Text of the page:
Category Archives: Reviews

Gluten Free Bakers Series part 1 – Bakes Just 4 U

Coeliac disease has not in the slightest bit curbed my love of cake – both baking it myself and sampling the culinary delights of others.

Gluten free baking can be a bit hit and miss though. I applaud the efforts of a lot of establishments that are trying to offer something for coeliacs, but there are a lot of well-intentioned mistakes. I was in a bakery the other day where they offered me a yummy looking chocolate and almond torte, but then proceeded to use the same cake slice to get it out as they’d just used to handle a gluten-containing cake. Epic fail.

With a gluten free only bakery though, no such worry. I’ve selected three to sample and to review on the blog over the next couple of months, so wherever you are in the UK, you should never be far from a decent gluten free cake!

I heard about Bakes Just 4 U on the Coeliacs in the UK Facebook group. A member posted a picture of a gluten free French fancy, and I just HAD to have one. I used to have a bit of a weakness for Mr Kipling fondant fancies, back in the days BC (Before Coeliac). Yes, I know they are mostly sugar with a bit of flavouring and colouring for good measure, but they really are good. So I was curious to see what these were like.

I chose the strawberry ones, and here they are in all their glory.

BJ4U Fondant 1

Of course, this neat little pile in the box didn’t last long…..and it wasn’t long before I cut into the mini battenberg slabs as well. Another childhood favourite that coeliac disease has robbed me of, so when I saw battenburg on the list, that was straight in my shopping cart. I also chose these items as I wouldn’t usually bake them myself, due to the fiddly processes involved, which are time consuming, and difficult when you only have a small kitchen.

fondant and battenburg cut

The French fancies were nice for a novelty. I liked that they didn’t quite look perfect, because it gave them a hand-made quality that you would never get with Mr Kipling! The sponge was fantastic – moist, with a good kick of vanilla, but the icing was not particularly pleasant. I don’t know if it was the flavouring in the fondant, but there was an almost alcoholic aftertaste to it. The buttercream filling was nice, but I could have done with a little more of it to balance the sponge and the icing. I am aware from watching Bake Off however just how difficult these little beauties are, so overall, I think these were a good job, considering they are gluten free.

The battenburg, however is a triumph of gluten free culinary art. Fantastic sponge texture and taste, marzipan not too thick, and enough jam filling for it to be satisfyingly moist. This I would definitely buy (and happily eat) again. It would be fantastic for a gluten free afternoon tea. Even my non-coeliac partner agreed this was a fine slab of cake, and that he would not have known that it was gluten free if he hadn’t been told.

Battenburg

The cakes were good value, at £6 for 6 of the mini slabs and £4.50 for a pack of 6 fondant fancies. You do have to pay for postage on top, unless you are lucky enough to live in Nottingham and be able to get them from there, but if you are willing to pay the premium to get some cake landing on your doorstep, it’s a pretty welcome surprise to find it there when you come home from work.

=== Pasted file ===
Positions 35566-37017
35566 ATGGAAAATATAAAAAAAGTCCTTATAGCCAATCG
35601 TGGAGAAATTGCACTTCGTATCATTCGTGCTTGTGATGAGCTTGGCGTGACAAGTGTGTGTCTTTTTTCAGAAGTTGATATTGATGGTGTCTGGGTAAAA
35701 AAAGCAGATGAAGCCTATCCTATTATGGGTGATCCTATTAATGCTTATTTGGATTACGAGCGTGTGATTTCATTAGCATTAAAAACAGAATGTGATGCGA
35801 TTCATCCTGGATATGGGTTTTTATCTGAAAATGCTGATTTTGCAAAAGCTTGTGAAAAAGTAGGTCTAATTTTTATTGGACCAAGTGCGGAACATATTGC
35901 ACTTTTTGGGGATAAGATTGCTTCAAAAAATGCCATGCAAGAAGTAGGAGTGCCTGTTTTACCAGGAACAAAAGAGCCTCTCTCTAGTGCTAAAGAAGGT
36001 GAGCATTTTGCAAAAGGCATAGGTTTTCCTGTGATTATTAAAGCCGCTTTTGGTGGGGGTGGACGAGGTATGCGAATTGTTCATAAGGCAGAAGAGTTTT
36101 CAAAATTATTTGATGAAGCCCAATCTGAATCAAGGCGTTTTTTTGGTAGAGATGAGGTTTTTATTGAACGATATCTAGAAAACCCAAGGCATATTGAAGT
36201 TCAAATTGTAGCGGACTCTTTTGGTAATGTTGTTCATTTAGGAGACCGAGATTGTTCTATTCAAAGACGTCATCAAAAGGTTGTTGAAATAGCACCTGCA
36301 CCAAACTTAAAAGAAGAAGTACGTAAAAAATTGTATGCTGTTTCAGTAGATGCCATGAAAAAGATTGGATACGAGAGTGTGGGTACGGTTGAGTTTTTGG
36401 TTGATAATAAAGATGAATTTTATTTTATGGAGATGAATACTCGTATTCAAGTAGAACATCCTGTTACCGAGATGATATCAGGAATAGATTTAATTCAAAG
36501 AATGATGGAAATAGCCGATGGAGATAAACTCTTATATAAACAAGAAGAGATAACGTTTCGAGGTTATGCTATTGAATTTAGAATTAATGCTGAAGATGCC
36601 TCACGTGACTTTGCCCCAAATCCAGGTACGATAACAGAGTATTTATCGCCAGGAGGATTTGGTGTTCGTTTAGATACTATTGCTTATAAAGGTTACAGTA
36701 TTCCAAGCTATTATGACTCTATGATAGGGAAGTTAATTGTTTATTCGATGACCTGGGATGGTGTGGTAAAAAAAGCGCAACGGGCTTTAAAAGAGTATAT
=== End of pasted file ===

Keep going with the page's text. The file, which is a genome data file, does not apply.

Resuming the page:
I would definitely order again from this bakery, and there is plenty more to try!

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Gluten free and vegetarian at the Wildmoor Oak, Bromsgrove

On Sunday, we were down in Bromsgrove visiting my partner’s mum for her 60th birthday. She had chosen the Wildmoor Oak, a local pub just outside their village of Catshill, for a Sunday lunch.

I’ve been to the Wildmoor Oak before, and knew they had some gluten free options, but eating out suddenly got a lot harder for me now I stopped eating meat. The Oak also does fantastic Caribbean food, so I was hoping that there would at least be something on there I could sample, and I wasn’t disappointed. The Tobago Medley, which is like a Caribbean bean stew with spices and cooked in coconut milk and served with rice and peas, was absolutely fantastic – they did it for me with gluten free bread instead of traditional hardo bread as well. The dish was perfectly seasoned, had a nice bite (and you can add Encona hot pepper sauce if you want to add some extra heat) and the rice and peas perfectly cooked. The only thing I would say is that it didn’t need the salad – particularly not plain, undressed lettuce leaves just stuck on the side of the plate. The Caribbean dishes speak for themselves.

As excellent as the dish was (and reasonably priced, too) it was the only dish on the menu that fitted a gluten free and vegetarian diet. There was a jerk halloumi option, but for some reason, the jerk dishes are not gluten free – I’m a little nonplussed by that, because I make jerk dishes at home myself, and the marinade recipes I use to make it from scratch use no gluten containing ingredients. I’ve also found plenty of gluten free jerk marinade and sauce options in the shops, so it is pretty easy to make or find gluten free jerk sauce. The other possibility is that the sauce contains barley malt vinegar – because this is made from barley, there is some confusion about whether coeliacs can eat it, but in fact, according to Coeliac UK, yes, we can – the fermentation process removes the gluten, making it safe to eat in the small quantities that we usually would do, such as putting vinegar on your fish and chips, or used in a condiment like sauce or pickles. A lot of restaurants don’t know this, as the information doesn’t really seem to have disseminated very well. Understandably, too, I’m sure a lot of restaurant owners would prefer to err on the side of caution when it comes to coeliac guests, and there is also a legal requirement to state that the product contains barley, which can be confusing.